The ethnic Macedonian opposition parties, for their part, accused the governing coalition of vote rigging and organized a protest march in Skopje on 25 March. Trifun Kostovski, who ran for Skopje mayor with the support of a coalition led by the conservative opposition Internal Macedonian Revolutionary Organization (VMRO-DPMNE), took up the EU's warnings. "We have all become hostages of the party interests of a group of people who are ready to sacrifice the national interests just to remain in power.... Our efforts to become members of the EU and NATO have been endangered," he said.
VMRO-DPMNE Chairman Nikola Gruevski already announced already on 28 March that his party will file complaints with the State Election Commission. (Ulrich Buechsenschuetz, firstname.lastname@example.org)
SERBIA'S OTPOR: A STUDENT MOVEMENT HAS ITS DAY. Recent events in Ukraine and Kyrgyzstan have highlighted the role of student activists in bringing about political change in authoritarian postcommunist societies. It might be appropriate to recall the history of the Serbian Otpor (Resistance) student movement that played a key role in the ouster of Yugoslav President Slobodan Milosevic in October 2000. In Serbia it has since faded into the background, and a fairly stable political party landscape has emerged. But Otpor meanwhile has served as a model in Georgia and elsewhere, becoming, as one Serbian weekly put it, "one of Serbia's top export articles."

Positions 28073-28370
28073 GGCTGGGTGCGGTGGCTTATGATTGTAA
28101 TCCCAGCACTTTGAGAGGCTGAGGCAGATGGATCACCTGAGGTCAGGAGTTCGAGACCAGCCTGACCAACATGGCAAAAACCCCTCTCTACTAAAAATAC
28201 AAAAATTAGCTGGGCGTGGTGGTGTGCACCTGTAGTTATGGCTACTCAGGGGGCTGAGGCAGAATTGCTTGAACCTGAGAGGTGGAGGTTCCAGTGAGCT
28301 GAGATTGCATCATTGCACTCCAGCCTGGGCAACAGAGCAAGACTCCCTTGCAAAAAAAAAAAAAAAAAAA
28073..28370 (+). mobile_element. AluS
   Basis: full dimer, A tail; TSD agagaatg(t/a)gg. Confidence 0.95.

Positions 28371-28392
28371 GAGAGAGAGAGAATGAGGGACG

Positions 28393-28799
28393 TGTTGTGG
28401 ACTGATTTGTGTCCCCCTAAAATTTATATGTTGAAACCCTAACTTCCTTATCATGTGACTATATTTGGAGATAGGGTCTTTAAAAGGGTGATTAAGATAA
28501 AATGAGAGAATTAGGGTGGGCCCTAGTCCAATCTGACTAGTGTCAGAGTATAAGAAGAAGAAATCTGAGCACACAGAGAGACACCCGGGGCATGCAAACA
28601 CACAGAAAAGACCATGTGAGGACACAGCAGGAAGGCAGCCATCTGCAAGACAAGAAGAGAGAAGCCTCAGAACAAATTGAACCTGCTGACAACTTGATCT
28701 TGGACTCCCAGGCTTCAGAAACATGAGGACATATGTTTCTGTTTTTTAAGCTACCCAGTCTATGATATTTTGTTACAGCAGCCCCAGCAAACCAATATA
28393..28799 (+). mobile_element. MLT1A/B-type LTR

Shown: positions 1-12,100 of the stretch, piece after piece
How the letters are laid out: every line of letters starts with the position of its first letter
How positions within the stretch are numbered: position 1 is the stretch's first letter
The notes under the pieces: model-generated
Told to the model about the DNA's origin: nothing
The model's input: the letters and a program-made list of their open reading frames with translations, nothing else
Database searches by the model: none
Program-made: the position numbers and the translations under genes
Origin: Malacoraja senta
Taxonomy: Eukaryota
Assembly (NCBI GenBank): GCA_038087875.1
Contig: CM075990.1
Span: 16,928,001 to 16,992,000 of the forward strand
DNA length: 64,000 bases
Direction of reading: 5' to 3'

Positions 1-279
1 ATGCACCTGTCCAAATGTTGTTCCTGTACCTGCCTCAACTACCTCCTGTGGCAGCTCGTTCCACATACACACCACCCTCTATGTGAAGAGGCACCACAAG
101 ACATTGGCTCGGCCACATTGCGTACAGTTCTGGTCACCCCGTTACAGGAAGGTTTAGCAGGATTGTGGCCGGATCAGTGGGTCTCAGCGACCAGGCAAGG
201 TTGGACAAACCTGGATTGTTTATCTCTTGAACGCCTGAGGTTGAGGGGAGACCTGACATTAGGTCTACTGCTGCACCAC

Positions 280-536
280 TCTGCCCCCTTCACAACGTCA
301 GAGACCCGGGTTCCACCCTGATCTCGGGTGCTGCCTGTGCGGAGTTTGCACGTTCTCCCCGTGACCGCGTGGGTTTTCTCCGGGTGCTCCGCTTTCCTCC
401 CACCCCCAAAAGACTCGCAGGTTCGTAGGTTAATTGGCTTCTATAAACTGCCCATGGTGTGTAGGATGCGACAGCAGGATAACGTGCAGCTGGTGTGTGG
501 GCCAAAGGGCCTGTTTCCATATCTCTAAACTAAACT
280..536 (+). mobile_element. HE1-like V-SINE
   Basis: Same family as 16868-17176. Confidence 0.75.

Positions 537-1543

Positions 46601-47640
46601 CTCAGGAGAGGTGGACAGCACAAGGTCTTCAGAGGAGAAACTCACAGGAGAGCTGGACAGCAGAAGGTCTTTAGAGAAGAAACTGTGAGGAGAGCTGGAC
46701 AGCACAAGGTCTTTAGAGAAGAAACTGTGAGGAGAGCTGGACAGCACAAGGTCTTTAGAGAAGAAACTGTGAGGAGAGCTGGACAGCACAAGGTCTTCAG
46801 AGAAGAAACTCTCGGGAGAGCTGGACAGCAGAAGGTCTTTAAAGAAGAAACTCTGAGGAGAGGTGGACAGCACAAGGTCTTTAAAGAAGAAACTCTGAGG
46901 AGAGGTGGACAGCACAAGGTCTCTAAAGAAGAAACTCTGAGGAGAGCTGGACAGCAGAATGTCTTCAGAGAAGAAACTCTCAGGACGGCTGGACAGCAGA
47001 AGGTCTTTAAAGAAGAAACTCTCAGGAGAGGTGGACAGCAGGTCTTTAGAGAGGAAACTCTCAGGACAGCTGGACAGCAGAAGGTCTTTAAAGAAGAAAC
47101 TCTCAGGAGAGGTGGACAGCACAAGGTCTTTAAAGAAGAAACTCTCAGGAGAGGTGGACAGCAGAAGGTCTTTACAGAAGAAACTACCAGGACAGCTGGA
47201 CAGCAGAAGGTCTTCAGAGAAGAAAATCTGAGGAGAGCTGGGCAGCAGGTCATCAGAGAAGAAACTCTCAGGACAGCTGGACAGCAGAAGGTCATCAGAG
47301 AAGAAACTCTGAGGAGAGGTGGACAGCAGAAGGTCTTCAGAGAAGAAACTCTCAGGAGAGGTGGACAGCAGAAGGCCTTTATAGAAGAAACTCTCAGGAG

One of the consequences of the more than decade-long rule of Milosevic over Serbia was the disappearance of any effective political opposition. Elections were a farce, and potentially dangerous rivals were pushed to the margins of politics, co-opted, killed, or driven into exile. In October 1998, a group of student veterans of protests in 1996-97 decided to change things by founding Otpor with a black clenched fist as its symbol.